Emerson String Quartet


by Scott Interrante

25 July 2013

Joining together string sextets by Tchaikovsky and Schönberg, the Emerson String Quartet excellently highlights the journey from Romanticism to Modernism, and their own journey to a new chapter in their career.
cover art

Emerson String Quartet


(Sony Classical)
US: 20 May 2013
UK: 20 May 2013

In their almost forty years together, the Emerson String Quartet has released over 30 albums, earned nine Grammy awards, and toured the world countless times. This year, the quartet experienced its first change in personnel since 1979, as cellist David Finckel leaves the group and is replaced by Paul Watkins. But for their last recording together before the shift, the Emerson String Quartet has released one of its boldest albums to date. Branching out from their more mainstream repertoire, the quartet has programmed two out-of-the-box pieces for Journeys (out-of-the-box for their standards, at least; most people would hardly find anything shocking in these two well-known and oft-performed pieces). Augmented by violist Paul Newbauer and cellist Colin Carr, the album juxtaposes two late-Romantic string sextets, Pyotr Ilyich Tchaikovsky’s Souvenir de Florence and Arnold Schönberg’s Verklärte Nacht

The two pieces, both written in the last decade of the nineteenth century, represent a turbulent time in musical history, particularly in regards to musical form and tonality. Seemingly at opposite ends of the spectrum, the Tchaikovsky sextet is a more traditionally structured piece with a more coherent sense of tonality and the Schönberg is a freer composition in both senses. But this pairing by the Emerson String Quartet does well to illuminate the similarities these works share. The sense of anxiety, of searching, of overwhelming melodic beauty and lush, warm chords. Both pieces feel like, well…a journey.

Despite its title, Souvenir de Florence was actually only partially composed while Tchaikovsky was in Italy. Its Italian influence can be heard in the lyrical melodies of the slow movement, but a strong Germanic structure and a Russian spirit also permeate the work. In this sense, the piece embodies a physical journey throughout the musical landscape of Europe, which, as technology and industry increased, began to feel smaller and smaller. The piece seems to be trying to negotiate the colliding musical worlds and the changing views on structure and harmony of the time.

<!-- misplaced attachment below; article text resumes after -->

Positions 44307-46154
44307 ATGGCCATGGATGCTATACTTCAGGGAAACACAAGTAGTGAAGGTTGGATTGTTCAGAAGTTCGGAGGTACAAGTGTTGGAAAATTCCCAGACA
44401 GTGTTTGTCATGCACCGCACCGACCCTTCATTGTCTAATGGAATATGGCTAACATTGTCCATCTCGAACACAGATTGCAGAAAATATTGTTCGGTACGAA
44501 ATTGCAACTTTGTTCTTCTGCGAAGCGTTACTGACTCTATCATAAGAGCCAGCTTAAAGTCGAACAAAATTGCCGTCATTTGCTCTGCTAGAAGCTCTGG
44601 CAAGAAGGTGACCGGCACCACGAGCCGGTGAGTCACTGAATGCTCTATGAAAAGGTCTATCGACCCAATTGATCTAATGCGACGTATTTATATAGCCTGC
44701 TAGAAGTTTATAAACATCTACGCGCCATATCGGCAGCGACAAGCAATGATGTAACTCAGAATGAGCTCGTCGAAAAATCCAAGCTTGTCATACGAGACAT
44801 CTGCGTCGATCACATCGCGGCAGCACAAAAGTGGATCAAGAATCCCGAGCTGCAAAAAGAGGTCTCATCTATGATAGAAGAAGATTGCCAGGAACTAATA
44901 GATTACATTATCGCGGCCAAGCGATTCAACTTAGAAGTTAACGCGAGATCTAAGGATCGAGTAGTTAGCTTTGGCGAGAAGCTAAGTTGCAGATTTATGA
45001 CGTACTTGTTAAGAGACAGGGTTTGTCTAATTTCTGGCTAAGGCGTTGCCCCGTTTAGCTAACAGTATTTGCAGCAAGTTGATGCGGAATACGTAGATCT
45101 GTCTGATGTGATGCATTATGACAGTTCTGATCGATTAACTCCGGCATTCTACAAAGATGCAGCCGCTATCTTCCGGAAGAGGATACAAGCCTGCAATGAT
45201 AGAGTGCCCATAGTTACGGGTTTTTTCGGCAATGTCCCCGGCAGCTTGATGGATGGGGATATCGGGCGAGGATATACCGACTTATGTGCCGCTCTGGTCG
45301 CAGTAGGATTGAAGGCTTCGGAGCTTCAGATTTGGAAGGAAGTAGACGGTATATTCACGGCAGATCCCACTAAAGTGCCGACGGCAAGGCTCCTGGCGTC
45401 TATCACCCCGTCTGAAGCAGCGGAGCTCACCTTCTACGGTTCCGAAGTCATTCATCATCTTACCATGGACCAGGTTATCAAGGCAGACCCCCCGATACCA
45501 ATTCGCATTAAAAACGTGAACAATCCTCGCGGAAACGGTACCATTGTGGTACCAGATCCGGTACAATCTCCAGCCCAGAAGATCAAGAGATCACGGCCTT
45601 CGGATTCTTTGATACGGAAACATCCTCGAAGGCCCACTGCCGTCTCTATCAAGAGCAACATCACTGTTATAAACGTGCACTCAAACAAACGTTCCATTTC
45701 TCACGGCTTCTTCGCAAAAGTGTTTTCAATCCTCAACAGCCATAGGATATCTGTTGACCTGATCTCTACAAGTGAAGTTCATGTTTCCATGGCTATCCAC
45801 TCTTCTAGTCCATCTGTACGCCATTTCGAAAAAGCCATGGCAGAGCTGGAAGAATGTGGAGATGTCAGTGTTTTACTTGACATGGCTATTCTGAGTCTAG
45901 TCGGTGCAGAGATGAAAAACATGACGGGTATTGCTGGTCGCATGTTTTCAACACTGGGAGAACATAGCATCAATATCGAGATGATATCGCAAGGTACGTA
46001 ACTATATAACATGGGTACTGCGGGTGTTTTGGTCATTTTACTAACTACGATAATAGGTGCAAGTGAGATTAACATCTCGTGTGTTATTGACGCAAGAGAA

Verklärte Nacht, or “Transfigured Night”, was Schönberg’s first major work, and is widely considered one of the masterpieces of late-Romanticism. Based on a poem by German author Richard Dehmel, the piece acts as a symphonic poem scored for string sextet, using its extended single movement to move through contrasting material and follow the emotional arc of the poem’s narrative. The poem tells the story of a man and woman walking through moonlit woods. She has become pregnant out of a longing for motherhood, but does not love the father. Now that she has found a man she loves, she feels regret and sadness for her actions. But the man forgives her, and tells her that their love and the magic of the woods will transform the child to be his and that everything will be alright. Schönberg’s programmatic musical representation captures the intense emotional climate of the poem. His harmony and orchestration point towards his later developments and are uniquely colorful and exciting. Whereas the Tchaikovsky represents a physical journey this piece embodies a psychological and spiritual one.

Another “journey” can be found between the two pieces. Both works are centered in D minor, and the musical and emotional arc over the whole disc is impressively coherent. Despite their differences in musical approach and style, these two masterworks are connected spiritually. Aside from the obvious fact that both pieces are composed for the same instrumentation, they are both concerned with the changing musical landscape, the exciting shift from Romantic expression to Abstract expression and Modernism. Tchaikovsky, who was at the end of his career, composed a piece filled with anxiety and tension about this shift, while Schönberg, who was only beginning his career, seems joyous about the possibilities of uncharted musical ideas. Going from one view right to the other creates a powerful narrative for the album.

The playing, as to be expected from the Emerson String Quartet, is highly detailed, passionate, and technically flawless. Their playing emphasizes the similarity between these pieces, leaning on the more dissonant passages of Souvenir de Florence and bringing out the warm sonorities of Verklärte Nacht in an attempt to have them meet closer to the middle. As a final statement before the group itself “transfigures”, Journeys eloquently expresses anxieties about leaving the past behind and excitement in what the future brings.



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